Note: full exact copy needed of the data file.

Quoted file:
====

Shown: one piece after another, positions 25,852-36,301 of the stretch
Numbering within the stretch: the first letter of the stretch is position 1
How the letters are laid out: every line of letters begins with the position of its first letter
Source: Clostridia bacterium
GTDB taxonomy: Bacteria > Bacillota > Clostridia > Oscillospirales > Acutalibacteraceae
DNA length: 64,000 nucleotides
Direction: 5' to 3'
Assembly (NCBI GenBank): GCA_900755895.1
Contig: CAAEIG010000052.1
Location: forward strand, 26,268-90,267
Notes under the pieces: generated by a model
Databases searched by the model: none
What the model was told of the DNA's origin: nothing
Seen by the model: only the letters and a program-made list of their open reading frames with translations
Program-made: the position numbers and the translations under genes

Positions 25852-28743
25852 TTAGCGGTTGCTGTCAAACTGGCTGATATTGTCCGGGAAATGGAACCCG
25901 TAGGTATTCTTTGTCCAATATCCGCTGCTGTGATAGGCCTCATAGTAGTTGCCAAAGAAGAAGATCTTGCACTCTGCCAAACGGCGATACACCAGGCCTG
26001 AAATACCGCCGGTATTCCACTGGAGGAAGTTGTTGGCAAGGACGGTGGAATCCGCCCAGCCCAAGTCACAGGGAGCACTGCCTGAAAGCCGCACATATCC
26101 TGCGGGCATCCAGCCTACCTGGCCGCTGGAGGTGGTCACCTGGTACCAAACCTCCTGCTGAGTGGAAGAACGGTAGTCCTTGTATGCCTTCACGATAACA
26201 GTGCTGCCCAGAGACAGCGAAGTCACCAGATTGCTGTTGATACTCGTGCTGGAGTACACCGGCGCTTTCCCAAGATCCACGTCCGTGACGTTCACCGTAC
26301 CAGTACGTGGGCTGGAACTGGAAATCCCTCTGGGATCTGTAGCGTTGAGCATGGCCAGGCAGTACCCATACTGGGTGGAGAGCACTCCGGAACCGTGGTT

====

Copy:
Shown: one piece after another, positions 25,852-36,301 of the stretch
Numbering within the stretch: the first letter of the stretch is position 1
How the letters are laid out: every line of letters begins with the position of its first letter
Source: Clostridia bacterium
GTDB taxonomy: Bacteria > Bacillota > Clostridia > Oscillospirales > Acutalibacteraceae
DNA length: 64,000 nucleotides
Direction: 5' to 3'
Assembly (NCBI GenBank): GCA_900755895.1
Contig: CAAEIG010000052.1
Location: forward strand, 26,268-90,267
Notes under the pieces: generated by a model
Databases searched by the model: none
What the model was told of the DNA's origin: nothing
Seen by the model: only the letters and a program-made list of their open reading frames with translations
Program-made: the position numbers and the translations under genes

Positions 25852-28743
25852 TTAGCGGTTGCTGTCAAACTGGCTGATATTGTCCGGGAAATGGAACCCG
25901 TAGGTATTCTTTGTCCAATATCCGCTGCTGTGATAGGCCTCATAGTAGTTGCCAAAGAAGAAGATCTTGCACTCTGCCAAACGGCGATACACCAGGCCTG
26001 AAATACCGCCGGTATTCCACTGGAGGAAGTTGTTGGCAAGGACGGTGGAATCCGCCCAGCCCAAGTCACAGGGAGCACTGCCTGAAAGCCGCACATATCC
26101 TGCGGGCATCCAGCCTACCTGGCCGCTGGAGGTGGTCACCTGGTACCAAACCTCCTGCTGAGTGGAAGAACGGTAGTCCTTGTATGCCTTCACGATAACA
26201 GTGCTGCCCAGAGACAGCGAAGTCACCAGATTGCTGTTGATACTCGTGCTGGAGTACACCGGCGCTTTCCCAAGATCCACGTCCGTGACGTTCACCGTAC
26301 CAGTACGTGGGCTGGAACTGGAAATCCCTCTGGGATCTGTAGCGTTGAGCATGGCCAGGCAGTACCCATACTGGGTGGAGAGCACTCCGGAACCGTGGTT